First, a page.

Per the Kubernetes glossary, a controller is an application that implements a control-loop that observes the shared state of the cluster through the API server, evaluates the changes needed to move the current state toward the desired state and finally applies the changes to reconcile the resources to the desired state.


This pattern is the foundation of every Controllers shipped by default by Kubernetes but can also be used by Operators that are controllers that encode domain specific knowledge and extends the Kubernetes API to create, configure and manage instances of complex applications on behalf of Kubernetes users.

With the Camel K Operator we have moved this pattern to the next level as it goes beyond the tasks to install and maintain applications but materializes them according to the integration logic expressed through the Camel DSL.

The Camel K Operator defines a number of new Kubernetes API through the Custom Resource (CR) extension mechanism:

All the api conform to the Kubernetes api conventions.

To manage the interaction with them, a simple control loop was not enough. So we ended up with a sort of “Hierarchical Operator Pattern” where the reconcile phase may trigger other controllers and supervises them.


State Machine

With the exception of the CamelCatalog, each CR has a dedicated state machine in charge to orchestrate the transition to the phases each CR needs to go through to bring integrations to the desired state.

State Machine

Each state of the CR is handled by a dedicated handler, named Action, defined as follows:

type Action interface {
	CanHandle(cr *v1.CR) bool (1)
	Handle(ctx context.Context, cr *v1.CR) (*v1.CR, error) (2)
1 Determine if the action can handle the CR as an example by looking at the phase of the CR which is stored as part of the status sub resource.
2 Implement the action and return a non nil instance to signal to the controller that the CR needs to be updated with the new one, instead, if the method returns a nil instance, then nothing will happen and unless the CR changes outside the control of the operator, the same action will be invoked on the next iteration. This is useful when a CR needs to delegate some work to a different controller so the CR won’t be moved to the next stage till the sub operation has completed.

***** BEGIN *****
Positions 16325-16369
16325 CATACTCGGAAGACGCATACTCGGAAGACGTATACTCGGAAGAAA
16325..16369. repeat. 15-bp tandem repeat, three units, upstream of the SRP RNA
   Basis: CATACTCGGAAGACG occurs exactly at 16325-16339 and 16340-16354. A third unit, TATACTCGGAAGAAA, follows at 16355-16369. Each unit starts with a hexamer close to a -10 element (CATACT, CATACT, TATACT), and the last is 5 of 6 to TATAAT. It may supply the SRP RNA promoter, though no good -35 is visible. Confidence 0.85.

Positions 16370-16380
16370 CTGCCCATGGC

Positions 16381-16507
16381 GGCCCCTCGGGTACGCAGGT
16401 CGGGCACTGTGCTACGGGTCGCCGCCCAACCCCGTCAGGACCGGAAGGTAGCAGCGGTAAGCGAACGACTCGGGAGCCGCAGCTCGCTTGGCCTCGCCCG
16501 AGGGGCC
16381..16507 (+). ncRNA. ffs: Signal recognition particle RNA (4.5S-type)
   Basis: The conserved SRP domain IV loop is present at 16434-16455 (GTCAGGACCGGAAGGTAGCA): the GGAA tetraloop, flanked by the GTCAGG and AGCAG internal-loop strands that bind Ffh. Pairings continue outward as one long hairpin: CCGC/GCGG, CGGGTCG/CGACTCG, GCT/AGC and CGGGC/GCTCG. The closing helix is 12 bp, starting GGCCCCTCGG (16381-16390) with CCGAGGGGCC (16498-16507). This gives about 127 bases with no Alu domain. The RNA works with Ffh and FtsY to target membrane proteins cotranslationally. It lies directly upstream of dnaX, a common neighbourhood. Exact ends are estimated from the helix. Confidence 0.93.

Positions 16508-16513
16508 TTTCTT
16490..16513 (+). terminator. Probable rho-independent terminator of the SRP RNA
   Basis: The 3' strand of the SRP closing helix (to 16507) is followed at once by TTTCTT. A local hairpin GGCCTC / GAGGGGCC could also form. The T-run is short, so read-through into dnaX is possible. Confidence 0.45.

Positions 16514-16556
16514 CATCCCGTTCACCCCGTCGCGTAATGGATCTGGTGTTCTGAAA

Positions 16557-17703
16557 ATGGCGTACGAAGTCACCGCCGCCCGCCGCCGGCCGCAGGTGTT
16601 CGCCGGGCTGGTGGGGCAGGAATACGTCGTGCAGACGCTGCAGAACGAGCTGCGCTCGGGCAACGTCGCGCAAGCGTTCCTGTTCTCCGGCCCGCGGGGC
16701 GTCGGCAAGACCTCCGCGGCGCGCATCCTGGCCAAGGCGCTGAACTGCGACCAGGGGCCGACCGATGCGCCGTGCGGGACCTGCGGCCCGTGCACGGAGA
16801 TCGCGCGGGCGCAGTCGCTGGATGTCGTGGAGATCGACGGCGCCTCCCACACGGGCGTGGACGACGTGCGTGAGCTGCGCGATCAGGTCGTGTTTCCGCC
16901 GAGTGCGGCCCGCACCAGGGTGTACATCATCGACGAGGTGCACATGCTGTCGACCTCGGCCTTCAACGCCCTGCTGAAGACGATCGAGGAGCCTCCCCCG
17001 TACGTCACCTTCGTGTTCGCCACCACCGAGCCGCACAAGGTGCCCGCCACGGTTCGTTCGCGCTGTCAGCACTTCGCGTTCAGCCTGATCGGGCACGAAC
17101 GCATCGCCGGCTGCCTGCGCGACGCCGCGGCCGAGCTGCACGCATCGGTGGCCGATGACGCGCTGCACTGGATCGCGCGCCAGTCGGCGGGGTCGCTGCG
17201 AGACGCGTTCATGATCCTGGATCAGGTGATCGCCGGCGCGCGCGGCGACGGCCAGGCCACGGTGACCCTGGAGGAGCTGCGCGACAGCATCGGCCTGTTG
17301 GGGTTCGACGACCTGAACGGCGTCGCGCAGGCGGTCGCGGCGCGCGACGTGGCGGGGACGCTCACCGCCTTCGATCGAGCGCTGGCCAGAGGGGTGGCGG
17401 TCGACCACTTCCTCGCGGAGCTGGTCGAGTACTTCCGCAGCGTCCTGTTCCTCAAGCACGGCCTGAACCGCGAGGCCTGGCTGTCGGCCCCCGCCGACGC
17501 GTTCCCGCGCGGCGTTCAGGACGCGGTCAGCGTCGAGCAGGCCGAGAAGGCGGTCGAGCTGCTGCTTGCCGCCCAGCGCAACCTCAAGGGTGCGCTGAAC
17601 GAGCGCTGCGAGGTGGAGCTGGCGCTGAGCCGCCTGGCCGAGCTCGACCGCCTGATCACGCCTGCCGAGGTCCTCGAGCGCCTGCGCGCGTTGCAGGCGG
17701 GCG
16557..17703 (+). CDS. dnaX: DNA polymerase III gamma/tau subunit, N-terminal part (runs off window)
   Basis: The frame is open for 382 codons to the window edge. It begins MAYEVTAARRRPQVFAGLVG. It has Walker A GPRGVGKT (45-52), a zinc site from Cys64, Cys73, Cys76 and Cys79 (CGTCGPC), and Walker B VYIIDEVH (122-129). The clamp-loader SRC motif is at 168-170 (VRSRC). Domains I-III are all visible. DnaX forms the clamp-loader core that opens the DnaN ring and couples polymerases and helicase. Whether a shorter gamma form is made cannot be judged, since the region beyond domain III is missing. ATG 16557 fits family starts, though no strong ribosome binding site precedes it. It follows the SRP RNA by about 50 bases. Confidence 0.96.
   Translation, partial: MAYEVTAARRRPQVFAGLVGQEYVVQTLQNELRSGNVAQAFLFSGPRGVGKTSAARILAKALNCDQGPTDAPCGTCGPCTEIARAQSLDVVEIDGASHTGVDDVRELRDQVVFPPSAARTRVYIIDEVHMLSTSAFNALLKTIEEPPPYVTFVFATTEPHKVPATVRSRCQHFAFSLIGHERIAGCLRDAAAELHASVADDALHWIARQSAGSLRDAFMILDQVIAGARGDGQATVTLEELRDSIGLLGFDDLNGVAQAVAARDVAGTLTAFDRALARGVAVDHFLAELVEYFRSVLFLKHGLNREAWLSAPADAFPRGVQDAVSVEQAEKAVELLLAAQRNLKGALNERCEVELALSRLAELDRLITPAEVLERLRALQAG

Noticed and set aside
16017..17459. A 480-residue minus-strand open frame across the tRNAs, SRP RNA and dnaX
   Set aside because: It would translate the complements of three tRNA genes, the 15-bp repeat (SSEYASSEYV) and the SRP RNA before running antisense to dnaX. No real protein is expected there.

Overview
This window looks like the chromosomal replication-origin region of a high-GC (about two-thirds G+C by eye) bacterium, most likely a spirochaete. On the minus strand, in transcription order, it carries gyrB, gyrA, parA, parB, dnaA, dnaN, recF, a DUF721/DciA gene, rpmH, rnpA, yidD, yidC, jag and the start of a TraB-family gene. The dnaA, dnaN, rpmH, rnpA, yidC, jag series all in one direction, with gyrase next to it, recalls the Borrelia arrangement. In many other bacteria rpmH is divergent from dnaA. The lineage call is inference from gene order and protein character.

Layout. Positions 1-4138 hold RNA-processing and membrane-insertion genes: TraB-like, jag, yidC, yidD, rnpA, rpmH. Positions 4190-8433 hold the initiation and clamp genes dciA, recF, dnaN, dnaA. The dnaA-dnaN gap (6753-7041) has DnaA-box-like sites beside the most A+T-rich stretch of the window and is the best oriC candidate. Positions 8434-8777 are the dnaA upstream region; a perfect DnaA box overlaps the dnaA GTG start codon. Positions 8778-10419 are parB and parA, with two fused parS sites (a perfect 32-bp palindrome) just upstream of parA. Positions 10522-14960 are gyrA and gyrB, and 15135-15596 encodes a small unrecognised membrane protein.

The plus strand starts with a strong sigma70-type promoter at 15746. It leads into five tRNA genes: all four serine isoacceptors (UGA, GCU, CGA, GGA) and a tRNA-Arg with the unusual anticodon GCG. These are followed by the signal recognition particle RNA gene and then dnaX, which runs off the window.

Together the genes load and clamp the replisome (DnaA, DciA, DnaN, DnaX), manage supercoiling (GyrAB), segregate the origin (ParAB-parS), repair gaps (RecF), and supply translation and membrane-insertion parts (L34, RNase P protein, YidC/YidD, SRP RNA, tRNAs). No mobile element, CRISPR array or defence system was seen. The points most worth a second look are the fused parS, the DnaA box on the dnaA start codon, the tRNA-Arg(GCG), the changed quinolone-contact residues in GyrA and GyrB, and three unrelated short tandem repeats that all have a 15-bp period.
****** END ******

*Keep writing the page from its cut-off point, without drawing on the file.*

Since the go language does not yet support generics, there is an Action definition per CR, The full list of definitions can be found in the controller package

Operator resource mapping

By default, the Camel K operator (global mode) will manage all Camel K resources on the cluster doing the reconciliation loops for the resources in order to apply the mentioned state machine.

For clusters with multiple Camel K tenants this approach is not going to work as user groups may want to separate the workloads with respective authentication and authorization schemes. For multi tenancy the Camel K operator uses an operator id that can be applied to resources in the form of an annotation. The annotation selects the operator that should handle the resource.

This approach allows multiple Camel K installations and operators on the same cluster with each operator handling an explicit set of Camel K resources identified by the operator id.

By default, the Camel K operator has the id camel-k and users with only one single installation on the cluster will not even notice the existence of this identifier. When an administrator wants to add more Camel K operator installations to the cluster the operator id needs to be unique and resources should be annotated with the respective annotation camel.apache.org/operator.id=<operator-id>. With this approach we make sure that only one single operator installation manages a resource at a time.

Read more about this topic in Multiple Operators and Selective Upgrades